Music in Chappaqua Opens Doors to a World of Musical Understanding Through Personal Instruction for Children and Adults
There are two schools of thought with regard to introducing music to young people, as well as to adults: Crack the books, memorize scales and chords and concentrate on reams of sheet music until you’re proficient; or, allow self-expression to free you from inhibitions, and gracefully accentuate the positive, allowing the student to gravitate to their instrument of choice, and music in its entirety.
This latter methodology is wholeheartedly embraced by Janet Angier, a superbly gifted musician in her own right who has nourished the talents of hundreds of students at the highly regarded Music in Chappaqua, the music academy she founded two decades ago this year, and presides over today.
Music in Chappaqua is a harmonious blend of creative musical oasis and serious learning environment, attracting students from all walks of life, genres, ages and interests. Many of its graduates have gone on to pursue successful careers in music and the performing arts. Yet it is Ms. Angier’s entrepreneurial spirit and pedagogical prowess that draws learners to her music school year after year.
“What I try to instill in our students is that through music the individual can have a voice. Regardless of genre or the path you take to get there, lessons should support a path to the student’s own self-expression” Ms. Angier explains. “Music is a true gift.”
In 1993, she took her love of music and dedication to teaching (she taught music on and off for over 25 years) and opened Music in Chappaqua. Not surprisingly, she notes, “it really blossomed! “There was great demand” for such a school, she notes. Students gravitated to the school from all over Westchester, New York City and also Fairfield County in Connecticut. “The students were very hard-working; it was a very positive situation for everyone. Families were and are very involved in their children’s progress as were their teachers.”
The school, located at 225 North Greeley Avenue in Chappaqua, NY, expanded rapidly and continues to grow. With private lessons and rock workshops to a summer day camp for rock-band enthusiasts, Music in Chappaqua offers inspired instruction in piano, voice, violin, viola, cello, double bass, flute, trumpet, guitar, bass guitar, drum, clarinet, saxophone and songwriting. About 20 faculty members are associated with the school, and students range in age from three years old to working parents and retirees.
The school has grown both as a business and as a sanctuary for learning. Ms. Angier discovered long ago that as an entrepreneur, she needed help to make her endeavor a successful one. “I have a very good support system,” she explains. She has been teaching since the age of 14. “I enjoy the creative side of programming,” she explains, “giving myself the creative freedom to develop new programs.” The time has permitted her to become more “innovative and ambitious… to bring new lessons and ideas that inspire people even more.”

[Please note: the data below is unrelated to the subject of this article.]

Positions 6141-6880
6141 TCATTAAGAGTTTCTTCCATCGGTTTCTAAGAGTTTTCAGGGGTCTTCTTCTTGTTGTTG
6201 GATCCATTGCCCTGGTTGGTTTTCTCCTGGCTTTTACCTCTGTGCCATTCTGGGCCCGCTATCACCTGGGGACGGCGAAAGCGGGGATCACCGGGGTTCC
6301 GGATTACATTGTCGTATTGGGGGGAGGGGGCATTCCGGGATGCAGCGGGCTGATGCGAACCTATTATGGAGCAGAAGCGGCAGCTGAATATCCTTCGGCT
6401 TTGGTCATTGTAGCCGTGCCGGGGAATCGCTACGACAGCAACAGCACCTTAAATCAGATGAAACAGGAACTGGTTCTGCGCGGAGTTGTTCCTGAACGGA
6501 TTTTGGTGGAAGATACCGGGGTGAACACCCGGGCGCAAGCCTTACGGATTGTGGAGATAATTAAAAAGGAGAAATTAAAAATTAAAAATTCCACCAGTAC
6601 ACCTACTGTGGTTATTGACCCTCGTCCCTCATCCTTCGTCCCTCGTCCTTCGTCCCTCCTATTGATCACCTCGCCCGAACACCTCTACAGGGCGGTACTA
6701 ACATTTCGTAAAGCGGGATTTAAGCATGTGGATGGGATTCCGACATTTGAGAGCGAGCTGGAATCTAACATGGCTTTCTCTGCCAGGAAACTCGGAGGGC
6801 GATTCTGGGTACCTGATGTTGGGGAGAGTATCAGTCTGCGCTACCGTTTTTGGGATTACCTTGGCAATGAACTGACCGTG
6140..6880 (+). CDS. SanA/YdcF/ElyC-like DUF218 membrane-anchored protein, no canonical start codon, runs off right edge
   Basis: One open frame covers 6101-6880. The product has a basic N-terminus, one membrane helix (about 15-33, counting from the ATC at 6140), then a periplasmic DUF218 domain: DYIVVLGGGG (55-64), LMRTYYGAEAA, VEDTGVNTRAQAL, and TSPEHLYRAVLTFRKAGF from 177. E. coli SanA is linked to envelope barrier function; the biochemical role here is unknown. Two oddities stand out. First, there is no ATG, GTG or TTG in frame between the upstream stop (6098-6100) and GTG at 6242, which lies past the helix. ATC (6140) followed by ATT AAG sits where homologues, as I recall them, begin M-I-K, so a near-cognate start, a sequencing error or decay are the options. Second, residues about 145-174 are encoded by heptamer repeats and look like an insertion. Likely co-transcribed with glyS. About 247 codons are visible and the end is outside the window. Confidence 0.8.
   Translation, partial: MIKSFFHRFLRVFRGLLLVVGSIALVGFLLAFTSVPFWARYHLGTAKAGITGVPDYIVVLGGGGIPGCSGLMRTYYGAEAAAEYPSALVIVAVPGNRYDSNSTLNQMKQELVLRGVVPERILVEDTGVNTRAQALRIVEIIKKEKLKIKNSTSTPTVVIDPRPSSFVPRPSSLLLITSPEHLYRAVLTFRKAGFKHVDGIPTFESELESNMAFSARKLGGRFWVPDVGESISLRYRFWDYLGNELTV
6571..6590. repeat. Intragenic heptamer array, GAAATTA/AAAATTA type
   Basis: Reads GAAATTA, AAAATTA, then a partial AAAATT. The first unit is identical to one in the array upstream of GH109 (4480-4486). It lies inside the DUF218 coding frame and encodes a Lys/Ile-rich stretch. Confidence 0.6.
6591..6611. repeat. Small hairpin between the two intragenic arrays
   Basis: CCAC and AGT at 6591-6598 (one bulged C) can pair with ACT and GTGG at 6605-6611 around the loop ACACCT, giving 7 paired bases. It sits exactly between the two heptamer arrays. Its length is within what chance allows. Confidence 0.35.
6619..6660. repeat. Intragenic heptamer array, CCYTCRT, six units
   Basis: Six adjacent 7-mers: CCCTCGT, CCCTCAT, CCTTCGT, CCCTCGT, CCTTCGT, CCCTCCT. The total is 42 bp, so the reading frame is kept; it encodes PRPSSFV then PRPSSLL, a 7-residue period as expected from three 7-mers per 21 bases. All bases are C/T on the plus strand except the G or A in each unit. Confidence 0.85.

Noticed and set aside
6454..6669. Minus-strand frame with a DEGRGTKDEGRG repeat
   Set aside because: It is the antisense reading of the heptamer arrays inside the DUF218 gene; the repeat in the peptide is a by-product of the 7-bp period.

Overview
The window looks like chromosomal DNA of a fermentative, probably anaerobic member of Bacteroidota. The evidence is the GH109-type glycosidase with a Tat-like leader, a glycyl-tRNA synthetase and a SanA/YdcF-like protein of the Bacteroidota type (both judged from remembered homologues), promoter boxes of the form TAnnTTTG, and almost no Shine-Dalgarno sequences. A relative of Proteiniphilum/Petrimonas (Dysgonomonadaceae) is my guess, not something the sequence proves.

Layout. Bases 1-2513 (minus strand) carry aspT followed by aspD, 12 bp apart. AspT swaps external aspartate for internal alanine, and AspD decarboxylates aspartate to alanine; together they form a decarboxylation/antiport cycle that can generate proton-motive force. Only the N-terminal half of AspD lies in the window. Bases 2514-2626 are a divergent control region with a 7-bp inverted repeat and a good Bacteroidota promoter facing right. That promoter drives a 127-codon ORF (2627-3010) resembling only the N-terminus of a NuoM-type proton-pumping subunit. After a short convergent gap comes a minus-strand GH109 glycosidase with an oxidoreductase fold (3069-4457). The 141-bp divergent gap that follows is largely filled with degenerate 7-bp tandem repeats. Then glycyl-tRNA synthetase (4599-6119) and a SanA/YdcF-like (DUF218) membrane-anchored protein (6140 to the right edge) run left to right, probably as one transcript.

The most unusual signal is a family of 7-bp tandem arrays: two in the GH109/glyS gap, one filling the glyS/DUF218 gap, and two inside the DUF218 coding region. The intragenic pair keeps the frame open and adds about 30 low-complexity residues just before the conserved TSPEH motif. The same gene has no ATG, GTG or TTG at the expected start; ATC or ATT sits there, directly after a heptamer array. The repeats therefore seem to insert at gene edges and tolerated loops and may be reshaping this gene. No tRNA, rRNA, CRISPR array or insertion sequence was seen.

Part of this inspiration comes in Ms. Angier’s approach to nurturing students and unleashing the creative being eager to surface in every budding musician. Imparting the rudiments of music and exploring avenues to musical enrichment do not have to rely on memorization and forced instruction, she insists. As such, she has cultivated the concept of teaching through a freer, more passive route to musical enlightenment.
“What I’ve seen in public schools and in the many generations that have passed through my teaching and school is that the way music is often taught through the written page, works for some, but not all,” Ms. Angier explains. She envisions one day articulating her alternative methodology to public school music teachers and hoping they will embrace it as fervently as she has. Accentuating the positive, rewarding successes along the way, and reveling in the joy of creating music supersedes traditional study for many and is their preferred route to fluency, she says.
“Wouldn’t it be nice if young people could enjoy practicing by themselves?” Ms. Angier queries, rather than being forced into isolation endlessly with little appreciation or enthusiasm. “I’d like an approach where the intellectual level is reduced and the ‘feeling’ is more embraced,” she adds. Allowing students to choose a few chords and give them a rhythm to play with can set them on the road to understanding and improvised creativity. “It’s instant gratification,” she adds. Visits to Nashville have confirmed her observations: “I’ve seen how they teach bluegrass and the same applies in such things as African drumming circles. The non-Western approaches are very successful, and socially based, rather than intellectually based. This could be very gratifying” if offered as an alternative in the regular public school music curriculum, she feels.
Ms. Angier champions the idea of students relying on self-expression early on in their study, rather than waiting years for their teacher to say “Add expression”. “In teaching, it’s important to notice the good things: What you see and what you focus on is what develops. If you notice what the student is doing right, they’ll notice that as well, and it will grow. I encourage everyone to see the good, and not to focus on the things that are not.”
With all of her myriad endeavors, it is Music in Chappaqua that is closest to Ms. Angier’s heart now. There are plans to broaden course offerings, and to expand the Summer Music Program to appeal to a wider audience. For now, she enjoys her role as educator, administrator, facilitator, and promulgator of a warmer, more enthusiastic and more spiritual approach to bringing the joys of music to her current roster of students, and, vicariously, to generations to come.